Los Angeles unveils plan to allow 250,000 new homes amid housing crisis

Los Angeles is the most cramped city in the United States, holding more residents per room than even San Francisco and New York.
Los Angeles highway

(The Center Square) - The Los Angeles City Planning Department released new draft ordinances aimed at zoning over a quarter of a million new housing units as the city faces a major housing shortage. While known for its large homes and laid-back lifestyle, Los Angeles is the most cramped city in the United States, holding more residents per room than even San Francisco and New York.

With housing approvals taking longer than construction, the department’s plan to allow for by-right construction of projects with at least 20% of units affordable to earners of the area median income (a requirement known as inclusionary zoning) is expected to significantly reduce overall development times.

Under the California Environmental Quality Act, review of environmental impact reports can be appealed by nearly anyone essentially indefinitely, leading many developers to give up on projects bogged down in approvals. One of developers’ largest costs is interest on loans — typically used to secure the land and pay for construction — which means delays in project completion lead to even higher costs paid in interest. Reducing approval times could thus significantly reduce development times — and thus housing costs.

“It looks like they're trying to allow by-right, ministerial (non-discretionary) approvals for as much housing as possible,” said Shane Phillips, a housing expert managing the UCLA Lewis Center Housing Initiative on X, formerly known as Twitter.

The city is also expanding its adaptive reuse program — which has since created 12,000 homes in downtown Los Angeles alone — from applying to just buildings from before 1974, to those that are 15 years old. The city opted not to include an inclusionary zoning requirement for its adaptive reuse program, noting, “an inclusionary affordability requirement would render most adaptive reuse conversions to residential uses economically infeasible.” The city also allows for conditional conversions under the adaptive reuse program for buildings at least five years old with approval from a zoning administrator under a conditional use permit.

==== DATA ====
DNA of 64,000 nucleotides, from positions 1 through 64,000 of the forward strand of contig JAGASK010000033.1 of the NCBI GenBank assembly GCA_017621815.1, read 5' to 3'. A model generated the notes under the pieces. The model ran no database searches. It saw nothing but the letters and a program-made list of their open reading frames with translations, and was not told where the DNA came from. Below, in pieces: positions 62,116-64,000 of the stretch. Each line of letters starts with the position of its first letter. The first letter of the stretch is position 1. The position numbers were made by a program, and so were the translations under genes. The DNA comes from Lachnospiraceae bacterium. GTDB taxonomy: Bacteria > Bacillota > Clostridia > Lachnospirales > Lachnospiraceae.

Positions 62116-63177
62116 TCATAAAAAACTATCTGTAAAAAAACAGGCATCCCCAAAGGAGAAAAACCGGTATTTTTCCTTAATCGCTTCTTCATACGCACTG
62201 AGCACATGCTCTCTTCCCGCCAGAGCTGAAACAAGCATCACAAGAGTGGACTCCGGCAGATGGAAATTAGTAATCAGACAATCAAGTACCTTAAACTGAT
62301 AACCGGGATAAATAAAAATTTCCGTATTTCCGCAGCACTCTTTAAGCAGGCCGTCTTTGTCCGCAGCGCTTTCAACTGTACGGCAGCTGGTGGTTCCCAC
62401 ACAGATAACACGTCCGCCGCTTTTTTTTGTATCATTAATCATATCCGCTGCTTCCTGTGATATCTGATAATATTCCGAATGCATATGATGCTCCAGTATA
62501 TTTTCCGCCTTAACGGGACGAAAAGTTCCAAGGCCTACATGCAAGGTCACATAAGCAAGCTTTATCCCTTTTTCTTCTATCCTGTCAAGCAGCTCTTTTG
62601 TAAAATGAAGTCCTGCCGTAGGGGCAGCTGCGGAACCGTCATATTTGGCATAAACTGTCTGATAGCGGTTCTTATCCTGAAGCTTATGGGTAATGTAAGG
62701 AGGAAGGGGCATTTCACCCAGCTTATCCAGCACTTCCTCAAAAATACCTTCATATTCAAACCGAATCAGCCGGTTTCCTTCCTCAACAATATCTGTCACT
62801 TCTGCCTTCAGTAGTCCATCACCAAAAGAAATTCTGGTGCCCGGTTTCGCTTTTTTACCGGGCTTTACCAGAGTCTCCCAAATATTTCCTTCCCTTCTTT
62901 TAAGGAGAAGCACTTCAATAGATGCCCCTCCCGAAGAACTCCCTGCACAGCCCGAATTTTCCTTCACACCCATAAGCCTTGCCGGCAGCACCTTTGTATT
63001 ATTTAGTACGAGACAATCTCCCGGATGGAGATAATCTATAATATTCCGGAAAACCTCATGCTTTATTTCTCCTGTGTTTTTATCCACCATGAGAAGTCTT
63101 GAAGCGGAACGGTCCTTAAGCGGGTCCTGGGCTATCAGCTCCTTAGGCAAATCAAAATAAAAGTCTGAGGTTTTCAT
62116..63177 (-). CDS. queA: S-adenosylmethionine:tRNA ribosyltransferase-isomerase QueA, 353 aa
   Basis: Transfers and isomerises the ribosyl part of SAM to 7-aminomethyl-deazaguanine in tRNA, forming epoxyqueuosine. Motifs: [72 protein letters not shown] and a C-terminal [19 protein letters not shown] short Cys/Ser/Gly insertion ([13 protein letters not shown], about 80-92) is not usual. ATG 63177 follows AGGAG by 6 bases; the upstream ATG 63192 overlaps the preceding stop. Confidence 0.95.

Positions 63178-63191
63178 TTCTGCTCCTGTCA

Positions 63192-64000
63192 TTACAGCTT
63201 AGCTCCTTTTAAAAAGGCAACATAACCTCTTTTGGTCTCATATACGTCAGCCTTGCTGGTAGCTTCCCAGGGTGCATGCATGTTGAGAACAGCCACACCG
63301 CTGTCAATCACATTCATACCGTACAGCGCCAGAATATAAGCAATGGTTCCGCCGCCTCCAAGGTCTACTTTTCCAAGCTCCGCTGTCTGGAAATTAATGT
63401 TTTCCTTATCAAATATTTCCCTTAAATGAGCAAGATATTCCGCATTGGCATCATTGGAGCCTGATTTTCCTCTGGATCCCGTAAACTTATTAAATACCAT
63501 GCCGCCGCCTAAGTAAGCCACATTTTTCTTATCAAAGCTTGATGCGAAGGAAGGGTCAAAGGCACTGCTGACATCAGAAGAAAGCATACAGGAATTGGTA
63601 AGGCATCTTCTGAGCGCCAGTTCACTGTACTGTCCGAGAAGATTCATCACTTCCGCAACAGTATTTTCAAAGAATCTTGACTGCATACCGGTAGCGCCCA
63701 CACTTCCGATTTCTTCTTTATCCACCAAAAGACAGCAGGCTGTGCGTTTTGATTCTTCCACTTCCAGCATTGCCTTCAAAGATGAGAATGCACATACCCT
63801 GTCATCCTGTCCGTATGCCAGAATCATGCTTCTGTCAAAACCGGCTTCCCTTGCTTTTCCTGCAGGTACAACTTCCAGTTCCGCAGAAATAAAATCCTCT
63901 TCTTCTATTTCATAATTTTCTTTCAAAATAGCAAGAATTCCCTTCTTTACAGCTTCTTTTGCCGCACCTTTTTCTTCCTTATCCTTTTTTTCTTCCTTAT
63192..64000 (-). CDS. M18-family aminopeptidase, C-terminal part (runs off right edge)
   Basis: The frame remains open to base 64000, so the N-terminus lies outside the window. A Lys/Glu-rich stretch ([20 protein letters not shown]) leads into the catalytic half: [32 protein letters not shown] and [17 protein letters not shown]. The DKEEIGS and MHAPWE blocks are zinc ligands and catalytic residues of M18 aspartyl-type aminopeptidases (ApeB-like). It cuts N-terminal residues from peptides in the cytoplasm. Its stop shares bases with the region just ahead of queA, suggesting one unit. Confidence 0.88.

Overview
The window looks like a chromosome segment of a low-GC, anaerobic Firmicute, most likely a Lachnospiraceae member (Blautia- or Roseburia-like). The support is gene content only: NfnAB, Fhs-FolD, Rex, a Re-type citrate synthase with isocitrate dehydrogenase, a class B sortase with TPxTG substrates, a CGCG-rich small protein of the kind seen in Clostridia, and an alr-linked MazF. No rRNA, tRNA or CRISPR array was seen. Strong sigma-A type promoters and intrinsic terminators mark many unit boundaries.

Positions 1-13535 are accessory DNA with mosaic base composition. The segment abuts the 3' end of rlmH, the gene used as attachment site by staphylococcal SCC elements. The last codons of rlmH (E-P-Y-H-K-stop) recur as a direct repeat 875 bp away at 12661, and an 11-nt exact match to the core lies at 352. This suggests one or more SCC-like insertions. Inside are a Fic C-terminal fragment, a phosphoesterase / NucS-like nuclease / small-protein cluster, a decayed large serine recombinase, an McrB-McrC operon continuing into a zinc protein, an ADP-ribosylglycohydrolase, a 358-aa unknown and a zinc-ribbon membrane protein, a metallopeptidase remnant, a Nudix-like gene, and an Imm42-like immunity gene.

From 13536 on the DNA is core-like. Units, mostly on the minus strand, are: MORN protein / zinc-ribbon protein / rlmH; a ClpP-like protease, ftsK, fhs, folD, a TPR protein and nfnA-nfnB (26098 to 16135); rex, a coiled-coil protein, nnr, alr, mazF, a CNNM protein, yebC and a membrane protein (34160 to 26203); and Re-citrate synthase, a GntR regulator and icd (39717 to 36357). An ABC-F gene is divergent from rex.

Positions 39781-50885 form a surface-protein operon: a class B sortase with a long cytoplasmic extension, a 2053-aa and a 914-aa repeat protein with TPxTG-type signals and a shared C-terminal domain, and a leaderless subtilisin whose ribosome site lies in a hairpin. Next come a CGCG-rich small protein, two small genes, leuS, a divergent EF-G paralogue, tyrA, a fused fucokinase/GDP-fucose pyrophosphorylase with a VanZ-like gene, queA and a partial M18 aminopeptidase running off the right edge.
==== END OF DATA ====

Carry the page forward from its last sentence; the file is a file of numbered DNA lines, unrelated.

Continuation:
In light of the region’s 20% office vacancy rate, conversions of unused commercial space could prove to be a boon for commercial property owners and those hoping for more spaces to live. With 4.5 billion square feet of commercial space in Los Angeles, and offices accounting for 16% of most commercial real estate, this means 144 million square feet of office space is likely lying empty at the moment. Should that be converted to the median 800 square feet apartment in Los Angeles, those empty offices could provide space for 180,000 new apartments.

Even if just a tenth of empty offices were converted to housing — many office spaces are simply unfit for conversion due to plumbing and access needs — that would still account for 18,000 new homes.